So Peter offered to let me meet writers in the tiny office of his gastro-cafe, Tern, but mostly I’d camp out at the communal table in the main dining room. I’d take advantage of the wait staff and bar between shifts, but made sure to be extra friendly and tip in excess of 100% before closing my phantom tab. A year or so into the launch of the site, we started hosting live readings and interviews, selling ticketed admission so Peter could make money for the actual restaurant instead of charitably housing the magazine, though he’d been only so happy to sponsor us with a venue because he never did any of the editorial work he’d sworn he would when we first came up with the idea for the magazine.
I’d learned as a publicist that there was an amazing cross section of literate New Yorkers willing to sit and listen to people talk, as long as there was cheap slash free alcohol.
It was pretty posh of XX to provide such delicate experiences; for people to eat and drink to intellectual entertainment about music that didn’t necessarily feature the playing of it, but the only time we could afford to host these quirky events and borrow musicians from their busy touring schedule was in the slow in-between hours between lunch and dinner service and without their full stage set-up. Still, it was nice to think people made extremely late brunch a destination activity, and that musicians were content to do it for the promise of a cache of CD sales. I wonder if Peter ever did the market research on these customers. How many of them still love music? How many of them still buy CDs? How many of them still eat tofu scrambles?
Currently, my most viewed article was a speculative editorial drawing a straight line from the Nine Eleven attacks to the launch of the iPod, six weeks later.
What must have been going on in the minds of all the branding experts at Apple when they saw we’d entered an age of war. Could it be they were excited to know they’d accidentally invented the perfect delivery machine for the National Anthem?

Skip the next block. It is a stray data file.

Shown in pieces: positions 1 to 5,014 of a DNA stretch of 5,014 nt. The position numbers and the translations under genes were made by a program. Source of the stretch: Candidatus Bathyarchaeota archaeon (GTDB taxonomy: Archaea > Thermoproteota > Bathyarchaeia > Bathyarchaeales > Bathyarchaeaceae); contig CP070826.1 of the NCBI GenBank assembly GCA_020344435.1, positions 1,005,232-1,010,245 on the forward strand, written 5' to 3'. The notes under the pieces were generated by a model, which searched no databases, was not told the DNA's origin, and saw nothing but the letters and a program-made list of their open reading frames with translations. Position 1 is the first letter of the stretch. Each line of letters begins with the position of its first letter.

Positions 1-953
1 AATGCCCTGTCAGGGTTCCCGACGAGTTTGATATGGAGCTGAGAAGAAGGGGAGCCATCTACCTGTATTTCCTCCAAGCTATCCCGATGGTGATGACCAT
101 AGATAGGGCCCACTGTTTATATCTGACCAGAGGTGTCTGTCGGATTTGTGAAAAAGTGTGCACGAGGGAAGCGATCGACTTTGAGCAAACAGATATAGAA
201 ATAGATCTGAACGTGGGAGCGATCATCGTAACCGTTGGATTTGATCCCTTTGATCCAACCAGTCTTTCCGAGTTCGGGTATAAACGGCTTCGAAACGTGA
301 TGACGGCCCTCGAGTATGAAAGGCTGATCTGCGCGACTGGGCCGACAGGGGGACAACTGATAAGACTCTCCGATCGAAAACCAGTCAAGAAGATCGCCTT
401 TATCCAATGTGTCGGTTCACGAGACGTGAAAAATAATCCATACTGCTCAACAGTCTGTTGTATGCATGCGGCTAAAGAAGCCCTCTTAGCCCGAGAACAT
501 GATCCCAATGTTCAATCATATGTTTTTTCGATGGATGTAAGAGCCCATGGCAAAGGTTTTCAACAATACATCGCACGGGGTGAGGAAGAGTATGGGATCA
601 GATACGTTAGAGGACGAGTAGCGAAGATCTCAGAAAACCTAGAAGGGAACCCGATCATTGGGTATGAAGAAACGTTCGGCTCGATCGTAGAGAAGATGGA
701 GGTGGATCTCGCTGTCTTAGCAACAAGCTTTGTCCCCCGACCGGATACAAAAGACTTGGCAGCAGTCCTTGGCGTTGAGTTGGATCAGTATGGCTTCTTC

People were furious that I’d click-baited with Nine Eleven, which proved to me the point that the iPod had rot us of our ability to see past its milky white marketing, the obnoxious silhouette erasure of what made music so great to listen to.
An argument about Nine Eleven was actually how I’d first become intimate with Peter. I’d had a thing for him from the moment I saw that Mogwai or Tupac shirt. He was beautiful, and eye contact with him made me sick with shame and lust. One day, we were listening to the radio in the restaurant kitchen when it was announced a Yankee pitcher flew a helicopter straight into a building. We all looked around for a minute, thrown into momentary PTSD at the image of anything flying into a NYC building, when one of the cooks said,
“I always wondered what it must have been like to experience nine eleven with the city. I always kind of envied the people who were here.”
I immediately responded,
“No you don’t. Those were the worst days of our lives.”
The cook went back to peeling carrots and I stormed outside for a smoke. Peter followed me and asked me if I was OK. I said no and he laughed. Then he told me I should quit smoking. I glared at him and as I prepared to launch into a tirade he plunged forward and kissed me. I wasn’t surprised, and I wasn’t swept off my feet.
I was relieved. The tension between us was, as they say, tangible. I was elated and it was not lost on me I’d go to hell.
Peter was married with children.
I’d rather believe our courtship was a curse of good timing, than that he would possibly find me attractive. And yet once we started dating I’d just decided it was my right to become obsessed with him.
I might fall prey to the fatality of dating someone so out of my league (and yet technically an adulterer) in New York City, but when I think about the human calculus that drove us into each other, I realize I just didn’t care what happened. It was all very “one step at a time.”
I had a sinking suspicion these were going to be the best years of my creative output and that I needed to take advantage of every edge Peter let me feel. If I was going to make the best work of my life right now, I figured I should also wield the power of coupling upward, with someone who was as disinclined to full-time relationship as I was.